Increasing tubular fluid flow rate has previously been shown to induce K+ secretion in mammalian cortical collecting duct. The mechanism responsible was examined in the present study using MDCK cells as a model. The change in membrane potential difference (EM) of MDCK cells was measured with a fluorescent voltage-sensitive dye, DiBAC4(3), when the cell's primary cilium was continuously bent with a micropipette or by the flow of perfusate. Bending the cilium produced a hyperpolarization of the membrane that lagged behind the increase in intracellular Ca2+ concentration by an average of 36 seconds. Gd3+ , an inhibitor of the flow-induced Ca2+ increase, prevented the hyperpolarization. Blocking K+ channels with Ba2+ reduced the flow-induced hyperpolarization, implying that it resulted from activation of Ca2+-sensitive K+ channels. Further studies demonstrated that the hyperpolarization was diminished by the blocker of Ca2+-activated K+ channels, charybdotoxin, whereas iberiotoxin or apamin had no effect, results consistent with the activation of intermediate-conductance Ca2+-sensitive K+ channels. RT-PCR analysis and sequencing confirmed the presence of intermediate-conductance K+ channels in MDCK cells. We conclude that the increase in intracellular Ca2+ associated with bending of the primary cilium is the cause of the hyperpolarization and increased K+ conductance in MDCK cells.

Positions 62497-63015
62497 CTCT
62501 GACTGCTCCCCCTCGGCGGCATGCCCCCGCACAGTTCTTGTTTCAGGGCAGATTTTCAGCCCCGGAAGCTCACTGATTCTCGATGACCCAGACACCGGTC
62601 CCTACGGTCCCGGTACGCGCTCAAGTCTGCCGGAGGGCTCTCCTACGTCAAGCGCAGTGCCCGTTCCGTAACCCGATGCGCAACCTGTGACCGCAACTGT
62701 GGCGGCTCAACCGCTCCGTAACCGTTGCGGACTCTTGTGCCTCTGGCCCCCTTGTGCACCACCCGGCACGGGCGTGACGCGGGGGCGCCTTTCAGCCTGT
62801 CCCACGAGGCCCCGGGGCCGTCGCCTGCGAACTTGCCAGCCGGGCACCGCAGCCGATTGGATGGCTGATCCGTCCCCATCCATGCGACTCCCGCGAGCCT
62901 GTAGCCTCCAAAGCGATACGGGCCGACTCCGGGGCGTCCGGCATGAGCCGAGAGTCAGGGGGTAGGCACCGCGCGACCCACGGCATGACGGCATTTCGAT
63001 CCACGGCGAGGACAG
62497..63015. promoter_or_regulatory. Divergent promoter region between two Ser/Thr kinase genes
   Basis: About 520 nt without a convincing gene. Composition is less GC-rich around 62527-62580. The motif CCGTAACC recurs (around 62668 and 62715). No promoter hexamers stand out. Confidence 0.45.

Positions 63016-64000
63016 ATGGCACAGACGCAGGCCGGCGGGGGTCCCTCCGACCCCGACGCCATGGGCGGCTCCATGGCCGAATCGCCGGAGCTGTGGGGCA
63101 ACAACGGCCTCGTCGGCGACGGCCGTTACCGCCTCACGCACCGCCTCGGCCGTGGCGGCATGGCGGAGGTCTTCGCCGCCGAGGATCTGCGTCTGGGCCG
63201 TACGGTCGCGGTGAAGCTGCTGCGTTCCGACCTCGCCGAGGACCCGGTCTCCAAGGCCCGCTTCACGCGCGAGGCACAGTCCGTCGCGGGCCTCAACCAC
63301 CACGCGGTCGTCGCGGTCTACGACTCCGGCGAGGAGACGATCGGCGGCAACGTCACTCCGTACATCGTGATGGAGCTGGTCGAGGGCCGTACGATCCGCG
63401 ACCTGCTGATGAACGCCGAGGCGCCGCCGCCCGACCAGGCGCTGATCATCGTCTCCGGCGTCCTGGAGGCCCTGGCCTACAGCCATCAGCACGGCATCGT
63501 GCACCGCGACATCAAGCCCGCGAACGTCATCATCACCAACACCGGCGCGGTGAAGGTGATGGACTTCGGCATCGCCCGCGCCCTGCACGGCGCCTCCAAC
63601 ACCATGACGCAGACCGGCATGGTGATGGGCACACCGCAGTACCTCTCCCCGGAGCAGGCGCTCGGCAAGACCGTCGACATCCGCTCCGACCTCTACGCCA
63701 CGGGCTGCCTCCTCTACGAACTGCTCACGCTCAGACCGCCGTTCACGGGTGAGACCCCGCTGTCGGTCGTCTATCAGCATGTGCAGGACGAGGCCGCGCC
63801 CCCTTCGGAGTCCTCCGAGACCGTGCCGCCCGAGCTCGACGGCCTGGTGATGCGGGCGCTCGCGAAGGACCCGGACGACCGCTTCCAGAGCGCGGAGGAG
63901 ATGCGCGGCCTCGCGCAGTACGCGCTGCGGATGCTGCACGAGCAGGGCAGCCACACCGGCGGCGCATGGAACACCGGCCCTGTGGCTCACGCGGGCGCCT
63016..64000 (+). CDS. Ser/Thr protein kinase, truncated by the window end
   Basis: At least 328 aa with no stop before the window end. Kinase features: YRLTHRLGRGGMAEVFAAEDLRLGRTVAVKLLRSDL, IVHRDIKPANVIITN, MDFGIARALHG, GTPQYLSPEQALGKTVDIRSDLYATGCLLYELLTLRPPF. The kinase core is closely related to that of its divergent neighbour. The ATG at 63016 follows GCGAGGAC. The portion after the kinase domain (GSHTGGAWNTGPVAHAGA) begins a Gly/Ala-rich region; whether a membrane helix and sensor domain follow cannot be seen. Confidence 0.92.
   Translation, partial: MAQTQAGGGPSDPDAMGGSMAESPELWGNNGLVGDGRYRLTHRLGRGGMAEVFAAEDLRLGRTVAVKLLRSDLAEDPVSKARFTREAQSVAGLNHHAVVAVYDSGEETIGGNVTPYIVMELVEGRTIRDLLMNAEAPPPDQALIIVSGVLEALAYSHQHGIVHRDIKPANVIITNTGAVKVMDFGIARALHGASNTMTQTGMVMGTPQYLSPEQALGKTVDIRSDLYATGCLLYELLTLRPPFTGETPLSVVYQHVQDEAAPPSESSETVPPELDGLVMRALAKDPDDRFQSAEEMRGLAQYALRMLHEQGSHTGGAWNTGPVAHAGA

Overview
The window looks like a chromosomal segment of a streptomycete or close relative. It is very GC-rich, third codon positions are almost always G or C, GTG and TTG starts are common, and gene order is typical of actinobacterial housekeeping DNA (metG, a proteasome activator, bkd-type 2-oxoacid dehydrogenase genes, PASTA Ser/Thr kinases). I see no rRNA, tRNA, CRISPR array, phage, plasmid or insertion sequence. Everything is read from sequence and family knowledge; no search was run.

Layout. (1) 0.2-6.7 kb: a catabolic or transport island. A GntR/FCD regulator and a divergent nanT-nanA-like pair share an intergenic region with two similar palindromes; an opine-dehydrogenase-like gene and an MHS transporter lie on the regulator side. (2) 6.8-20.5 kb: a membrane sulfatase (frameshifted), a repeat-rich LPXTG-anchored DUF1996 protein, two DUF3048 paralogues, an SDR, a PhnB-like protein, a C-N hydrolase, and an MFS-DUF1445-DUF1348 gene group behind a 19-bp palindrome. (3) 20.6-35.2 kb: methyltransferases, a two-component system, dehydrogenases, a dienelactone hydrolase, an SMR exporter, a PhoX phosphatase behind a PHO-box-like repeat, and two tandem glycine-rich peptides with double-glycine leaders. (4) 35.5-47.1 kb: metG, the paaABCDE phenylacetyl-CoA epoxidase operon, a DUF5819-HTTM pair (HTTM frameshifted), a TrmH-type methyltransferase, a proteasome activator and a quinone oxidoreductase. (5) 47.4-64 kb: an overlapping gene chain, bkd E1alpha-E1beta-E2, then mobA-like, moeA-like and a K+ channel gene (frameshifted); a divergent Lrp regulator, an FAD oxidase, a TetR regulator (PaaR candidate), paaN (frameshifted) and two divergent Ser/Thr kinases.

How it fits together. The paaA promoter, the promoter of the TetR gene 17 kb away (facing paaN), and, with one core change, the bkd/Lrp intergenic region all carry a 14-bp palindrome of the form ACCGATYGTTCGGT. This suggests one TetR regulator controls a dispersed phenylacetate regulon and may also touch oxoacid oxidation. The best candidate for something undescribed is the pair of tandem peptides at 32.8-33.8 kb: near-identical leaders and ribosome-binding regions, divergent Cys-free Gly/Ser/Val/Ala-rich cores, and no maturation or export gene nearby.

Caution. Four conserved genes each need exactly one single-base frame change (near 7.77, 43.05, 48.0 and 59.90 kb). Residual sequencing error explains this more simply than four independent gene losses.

The Journal of Membrane Biology – Springer Journals
Published: Feb 1, 2003
It’s your single place to instantly
discover and read the research
that matters to you.
Enjoy affordable access to
over 18 million articles from more than
15,000 peer-reviewed journals.
All for just $49/month
Query the DeepDyve database, plus search all of PubMed and Google Scholar seamlessly
Save any article or search result from DeepDyve, PubMed, and Google Scholar... all in one place.
Get unlimited, online access to over 18 million full-text articles from more than 15,000 scientific journals.
Read from thousands of the leading scholarly journals from SpringerNature, Elsevier, Wiley-Blackwell, Oxford University Press and more.
All the latest content is available, no embargo periods.
“Hi guys, I cannot tell you how much I love this resource. Incredible. I really believe you've hit the nail on the head with this site in regards to solving the research-purchase issue.”Daniel C.
“Whoa! It’s like Spotify but for academic articles.”@Phil_Robichaud
“I must say, @deepdyve is a fabulous solution to the independent researcher's problem of #access to #information.”@deepthiw
“My last article couldn't be possible without the platform @deepdyve that makes journal papers cheaper.”@JoseServera